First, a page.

A blue wedding dress that transcended white

“In 1875, R.J. Reynolds founded his tobacco company in Winston-Salem, North Carolina, and in 1905, at age 55, he married 25-year-old Mary Katharine Smith in her nearby hometown of Mount Airy….

“Her navy dress was a departure from the normative practices of the class into which she was marrying.

“But a white wedding dress would not have been a practical choice…. Immediately after the ceremony, the Reynoldses took a train to Greensboro and then boarded another train to New York City, where the Baltic awaited them, an ocean liner owned by the White Star Line that would late commission the Titanic. They landed in Liverpool, traveled to London, and began a tour of Europe’s great cities….

“Her navy dress was also a sign she could afford more than a white gown: She could afford Europe in the form of the ‘Grand Tour,’ a required undertaking from the nineteenth century for wealthy Americans…. It was a kind of ‘finishing.’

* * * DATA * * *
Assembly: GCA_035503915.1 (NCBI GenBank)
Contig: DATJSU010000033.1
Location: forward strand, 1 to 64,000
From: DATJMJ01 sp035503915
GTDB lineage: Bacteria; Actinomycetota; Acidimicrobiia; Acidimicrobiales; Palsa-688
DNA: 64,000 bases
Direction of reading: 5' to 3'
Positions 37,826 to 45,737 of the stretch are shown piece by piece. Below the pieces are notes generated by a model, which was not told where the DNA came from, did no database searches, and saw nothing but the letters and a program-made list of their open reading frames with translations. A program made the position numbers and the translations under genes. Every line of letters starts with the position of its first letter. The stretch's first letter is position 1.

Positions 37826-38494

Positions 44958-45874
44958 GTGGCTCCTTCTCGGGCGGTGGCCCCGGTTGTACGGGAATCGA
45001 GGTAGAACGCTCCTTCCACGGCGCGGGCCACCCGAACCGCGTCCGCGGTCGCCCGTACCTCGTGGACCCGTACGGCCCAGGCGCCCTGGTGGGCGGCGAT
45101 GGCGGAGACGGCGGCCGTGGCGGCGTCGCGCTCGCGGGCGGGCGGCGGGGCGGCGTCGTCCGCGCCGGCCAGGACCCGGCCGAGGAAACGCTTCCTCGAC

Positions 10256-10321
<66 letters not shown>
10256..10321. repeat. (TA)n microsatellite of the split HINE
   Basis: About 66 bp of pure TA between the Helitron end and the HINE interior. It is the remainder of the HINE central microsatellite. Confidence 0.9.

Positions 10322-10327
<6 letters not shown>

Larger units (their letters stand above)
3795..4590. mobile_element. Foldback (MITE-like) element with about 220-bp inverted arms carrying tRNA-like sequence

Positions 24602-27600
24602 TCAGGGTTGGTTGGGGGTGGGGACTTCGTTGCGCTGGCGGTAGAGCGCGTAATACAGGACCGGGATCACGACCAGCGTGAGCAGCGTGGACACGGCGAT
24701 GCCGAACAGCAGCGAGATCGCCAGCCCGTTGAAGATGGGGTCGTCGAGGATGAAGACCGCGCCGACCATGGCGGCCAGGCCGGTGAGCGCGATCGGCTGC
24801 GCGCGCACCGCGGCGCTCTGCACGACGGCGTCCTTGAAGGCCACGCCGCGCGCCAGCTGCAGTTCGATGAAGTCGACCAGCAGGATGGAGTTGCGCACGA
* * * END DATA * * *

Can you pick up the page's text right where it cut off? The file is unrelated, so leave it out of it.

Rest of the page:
“Navy blue signified not her pristine and protected removal from the world, as white would have, but her status as a traveler. It stood for a geographic mobility that mirrored her social mobility…. The Grand Tour was a sign of the elite position she would claim on their return.”

— From “A Navy Wedding Dress and a Voyage” by Susan Harlan in Deep South (May 2015)

 

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